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Lean manufacturing is big news to big companies, but does it matter to the rest of us? What can a small company learn from the giants of the materials handling world, who think nothing of sinking a few million dollars into a new robotics system? Lean manufacturing is actually a simple concept that any business can put into practice and benefit from. Here’s the skinny on lean manufacturing:
What is Lean Manufacturing?
The best way to lose weight is to stop eating foods that add fat to your diet and start exercising. If you make a habit of doing these 2 things, you get stronger and healthier. In many ways, lean manufacturing is exactly like that:
• The “junk foods” that are bad for your company’s health are the wasted materials and time that add the “fat” of unnecessary expenses to your business.
• The “exercise” that makes your company lean and fit is the exercise of replacing slow and inefficient work practices with faster and more efficient work practices.
If you have forklifts, you probably also have pallets. Many of those pallets may have been manufactured by PalletOne, the nation’s largest pallet manufacturer. PalletOne is a good example of an American company that has embraced the principles of lean manufacturing. A recent article in Pallet Enterprise outlines the steps PalletOne has taken to make its operations more profitable and competitive without investing in lots of fancy new technology. As author Chaille Brindley says:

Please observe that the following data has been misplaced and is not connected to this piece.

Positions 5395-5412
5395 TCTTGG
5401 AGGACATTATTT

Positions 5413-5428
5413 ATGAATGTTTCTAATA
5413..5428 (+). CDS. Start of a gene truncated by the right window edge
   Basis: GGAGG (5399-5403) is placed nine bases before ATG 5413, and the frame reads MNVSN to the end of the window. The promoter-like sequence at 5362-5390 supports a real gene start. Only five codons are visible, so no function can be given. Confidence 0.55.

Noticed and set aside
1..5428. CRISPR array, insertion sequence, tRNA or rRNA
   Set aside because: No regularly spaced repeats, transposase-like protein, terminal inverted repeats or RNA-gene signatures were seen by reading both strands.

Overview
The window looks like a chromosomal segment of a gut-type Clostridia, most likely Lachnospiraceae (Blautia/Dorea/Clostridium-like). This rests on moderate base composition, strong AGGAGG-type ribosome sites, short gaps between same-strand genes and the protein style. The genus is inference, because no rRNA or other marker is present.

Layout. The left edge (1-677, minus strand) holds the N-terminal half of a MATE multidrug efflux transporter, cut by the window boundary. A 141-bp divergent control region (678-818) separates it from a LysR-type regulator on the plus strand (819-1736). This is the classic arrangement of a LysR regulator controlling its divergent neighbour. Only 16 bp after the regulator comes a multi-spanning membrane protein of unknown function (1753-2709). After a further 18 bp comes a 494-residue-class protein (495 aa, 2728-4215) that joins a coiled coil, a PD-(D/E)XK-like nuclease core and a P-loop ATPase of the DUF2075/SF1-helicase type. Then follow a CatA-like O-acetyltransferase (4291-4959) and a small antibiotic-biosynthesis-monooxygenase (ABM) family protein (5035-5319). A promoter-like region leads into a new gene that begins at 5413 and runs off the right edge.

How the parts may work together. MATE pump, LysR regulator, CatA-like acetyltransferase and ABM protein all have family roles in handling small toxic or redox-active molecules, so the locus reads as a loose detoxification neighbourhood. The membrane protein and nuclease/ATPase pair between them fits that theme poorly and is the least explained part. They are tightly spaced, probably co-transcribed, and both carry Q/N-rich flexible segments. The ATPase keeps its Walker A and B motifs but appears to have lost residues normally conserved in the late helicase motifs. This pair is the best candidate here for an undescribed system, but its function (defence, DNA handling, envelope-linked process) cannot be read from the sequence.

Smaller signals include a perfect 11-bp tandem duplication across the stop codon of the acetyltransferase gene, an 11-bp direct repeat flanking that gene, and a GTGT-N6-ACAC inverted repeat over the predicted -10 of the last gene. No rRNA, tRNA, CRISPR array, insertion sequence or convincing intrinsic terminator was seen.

Although the plant doesn’t have a lot of new shiny equipment, its managers have found ways to boost production, reduce problem orders, improve safety and better promote its products.
Some of the steps PalletOne has taken include:
• Education: The company started by educating its plant managers and supervisors about the principles and benefits of lean manufacturing.
• Assessment: Plant managers were instructed to assess the facilities they were in charge of and target areas that needed improvement.
• Implementation: When problem areas were identified, plant managers and supervisors implemented programs and made them part of everyday work practice.
Some of the changes made at their manufacturing facilities were remarkably simple and applicable to any materials handling enterprise, no matter how large or small. For example, there were hydraulic fluid leaks on the floor and a lot of clutter around the nailing machines. Company supervisors tackled the hydraulic fluid problem by initiating a regular maintenance program that included repairing the equipment that leaked the fluid. They eliminated clutter around the nailing machines simply by storing the bulk of nails in an easily accessed area and only storing enough nails for a day’s work near the nailing machines.
What was the result of these 2 simple improvements? According to company president and CEO Howe Wallace, “we are making a pallet a nickel cheaper than we were a year ago” at that facility. Moreover, nailing line supervisor Mike Miller noted that the work environment and quality of work have improved since the implementation of these simple lean strategies.
Have a look around your factory or warehouse. How can you make it leaner and fitter? If a few simple and inexpensive workplace improvements can make a big difference to your bottom line, aren’t they worth the effort?